Maureen Dowd’s experience with a marijuana-infused edible in Colorado will certainly live in infamy and the Marijuana Policy Project is using her tale for good, by helping educate people about the use of cannabis products. The cannabis community is certainly tired of seeing stoner stereotypes portrayed in the media as cannabis consumers tend to be a diverse community just like the rest of the population. It is both great and truthful that Leafly used ordinary people in a recent ad in the New York Times and that MPP uses a women who could certainly pass for Maureen Dowd, one of the top columnists in the nation, in a billboard urging people to “start low and go slow.” For her part, Ms. Dowd, a supporter of legalization, is taking the billboard in stride, telling the Daily Beast that she loves the billboard and even plans to use it on her Christmas card. More from the Daily Beast:
Whether or not Dowd meant to cast herself into the spotlight, Tvert sees it as a good thing. “Quite frankly she strikes me as a sensible person. This is the type of thing where people like this should want to talk about it—and she did. The mistake she made is very common and while she made a few comments that were off-base in her column, the overarching message of it was very important,” says Tvert. “There are certain people who have the ability to have a significant impact on how people think about an issue like this one, and Dowd is one of those people.”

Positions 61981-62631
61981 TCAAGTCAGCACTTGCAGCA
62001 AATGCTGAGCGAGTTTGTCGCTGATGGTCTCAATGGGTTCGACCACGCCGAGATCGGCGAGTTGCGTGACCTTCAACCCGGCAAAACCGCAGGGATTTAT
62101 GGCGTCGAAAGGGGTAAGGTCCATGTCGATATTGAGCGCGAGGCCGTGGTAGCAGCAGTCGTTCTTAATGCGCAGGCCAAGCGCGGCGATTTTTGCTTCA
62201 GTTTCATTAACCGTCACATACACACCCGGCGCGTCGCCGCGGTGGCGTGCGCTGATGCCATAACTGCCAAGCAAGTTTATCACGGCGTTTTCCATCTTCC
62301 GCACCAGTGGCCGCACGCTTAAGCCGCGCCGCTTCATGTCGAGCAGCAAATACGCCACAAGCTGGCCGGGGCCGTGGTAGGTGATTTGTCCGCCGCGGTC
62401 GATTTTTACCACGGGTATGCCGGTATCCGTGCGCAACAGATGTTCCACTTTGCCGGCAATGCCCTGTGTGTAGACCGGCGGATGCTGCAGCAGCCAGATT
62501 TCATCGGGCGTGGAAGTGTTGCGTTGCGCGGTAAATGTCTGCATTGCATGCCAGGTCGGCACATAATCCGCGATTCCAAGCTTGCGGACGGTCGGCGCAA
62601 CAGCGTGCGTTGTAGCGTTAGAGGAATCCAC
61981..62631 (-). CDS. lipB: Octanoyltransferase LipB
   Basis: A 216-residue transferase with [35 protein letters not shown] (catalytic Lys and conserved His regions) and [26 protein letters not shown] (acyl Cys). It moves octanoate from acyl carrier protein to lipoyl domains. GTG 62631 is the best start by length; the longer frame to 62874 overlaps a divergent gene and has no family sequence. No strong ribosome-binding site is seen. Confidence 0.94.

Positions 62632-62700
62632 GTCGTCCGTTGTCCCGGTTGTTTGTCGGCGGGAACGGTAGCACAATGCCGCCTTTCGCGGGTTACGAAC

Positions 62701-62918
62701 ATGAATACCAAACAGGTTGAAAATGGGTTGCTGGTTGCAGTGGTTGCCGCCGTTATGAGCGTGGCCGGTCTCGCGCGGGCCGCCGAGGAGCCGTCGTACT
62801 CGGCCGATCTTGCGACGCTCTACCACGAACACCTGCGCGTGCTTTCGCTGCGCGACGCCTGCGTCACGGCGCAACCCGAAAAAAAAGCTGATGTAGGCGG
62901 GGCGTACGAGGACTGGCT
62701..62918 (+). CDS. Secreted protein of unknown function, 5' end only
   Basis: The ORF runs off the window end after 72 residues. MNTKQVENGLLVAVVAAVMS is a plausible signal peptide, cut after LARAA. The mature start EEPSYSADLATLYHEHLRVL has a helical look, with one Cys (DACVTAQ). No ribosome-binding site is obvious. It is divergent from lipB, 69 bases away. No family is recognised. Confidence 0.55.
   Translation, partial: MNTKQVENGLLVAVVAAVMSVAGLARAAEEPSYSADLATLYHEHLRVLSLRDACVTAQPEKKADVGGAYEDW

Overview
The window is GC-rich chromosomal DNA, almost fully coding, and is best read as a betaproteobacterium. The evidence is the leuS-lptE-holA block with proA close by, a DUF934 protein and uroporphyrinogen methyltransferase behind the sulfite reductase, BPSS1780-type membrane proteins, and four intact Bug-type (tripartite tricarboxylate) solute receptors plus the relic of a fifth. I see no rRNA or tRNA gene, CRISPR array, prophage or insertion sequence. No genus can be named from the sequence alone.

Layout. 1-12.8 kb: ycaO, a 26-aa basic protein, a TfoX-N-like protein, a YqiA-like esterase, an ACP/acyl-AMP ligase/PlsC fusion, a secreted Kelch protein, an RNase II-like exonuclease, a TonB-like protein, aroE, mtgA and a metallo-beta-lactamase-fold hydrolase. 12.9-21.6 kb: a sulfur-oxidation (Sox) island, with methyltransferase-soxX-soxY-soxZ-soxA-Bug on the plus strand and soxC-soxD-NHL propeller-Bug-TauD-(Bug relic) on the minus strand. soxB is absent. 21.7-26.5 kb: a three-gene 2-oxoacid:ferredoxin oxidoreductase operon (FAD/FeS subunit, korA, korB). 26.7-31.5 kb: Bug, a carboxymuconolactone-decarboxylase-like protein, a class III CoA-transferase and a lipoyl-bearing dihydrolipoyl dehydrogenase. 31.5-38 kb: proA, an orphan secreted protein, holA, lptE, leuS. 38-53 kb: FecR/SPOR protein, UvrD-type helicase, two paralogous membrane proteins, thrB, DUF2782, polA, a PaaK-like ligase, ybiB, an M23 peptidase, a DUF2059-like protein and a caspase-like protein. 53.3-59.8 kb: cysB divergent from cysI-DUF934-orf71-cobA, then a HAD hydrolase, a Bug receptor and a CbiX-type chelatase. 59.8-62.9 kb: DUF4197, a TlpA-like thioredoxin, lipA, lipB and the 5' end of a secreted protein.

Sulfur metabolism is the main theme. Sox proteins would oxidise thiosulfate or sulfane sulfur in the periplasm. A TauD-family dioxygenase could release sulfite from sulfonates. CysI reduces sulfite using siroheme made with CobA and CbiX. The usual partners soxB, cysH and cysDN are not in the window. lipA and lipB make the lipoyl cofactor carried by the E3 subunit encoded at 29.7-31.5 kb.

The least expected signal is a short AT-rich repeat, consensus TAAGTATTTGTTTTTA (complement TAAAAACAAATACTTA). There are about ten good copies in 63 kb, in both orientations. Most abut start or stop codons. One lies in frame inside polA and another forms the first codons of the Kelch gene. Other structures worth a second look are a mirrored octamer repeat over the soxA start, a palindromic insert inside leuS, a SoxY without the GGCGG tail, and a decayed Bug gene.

Dowd doesn’t take this role lightly. “I’m in favor of legalization,” she tells me. “But they needed some better warnings and portion control for edibles, with all the neophytes rushing to Denver.”
If her likeness on the billboard makes waves, why stop there? “They could just run Bill Maher’s funny and great instructions to me on his show at dispensaries in a continuous loop,” she writes. Reassured by Colorado and Washington’ s “fine-tuning” of marijuana laws, Dowd is ready to take her image elsewhere.
Education programs, funded either by the government or various groups, will certainly be needed to help educate the public and alleviate the concerns of voters. Over time, more and more people will understand that marijuana, even more so than alcohol, can be used responsibly. As the experiences of Colorado and Washington demonstrate that regulated cannabis commerce is a much better policy than prohibition, better prioritizing police resources and generating revenue, legalization will spread from state to state and the lives of millions of people will be improved. This is a campaign worth supporting and can very well be a model for other states to follow. For more info on this important campaign, check out www.consumeresponsibly.org.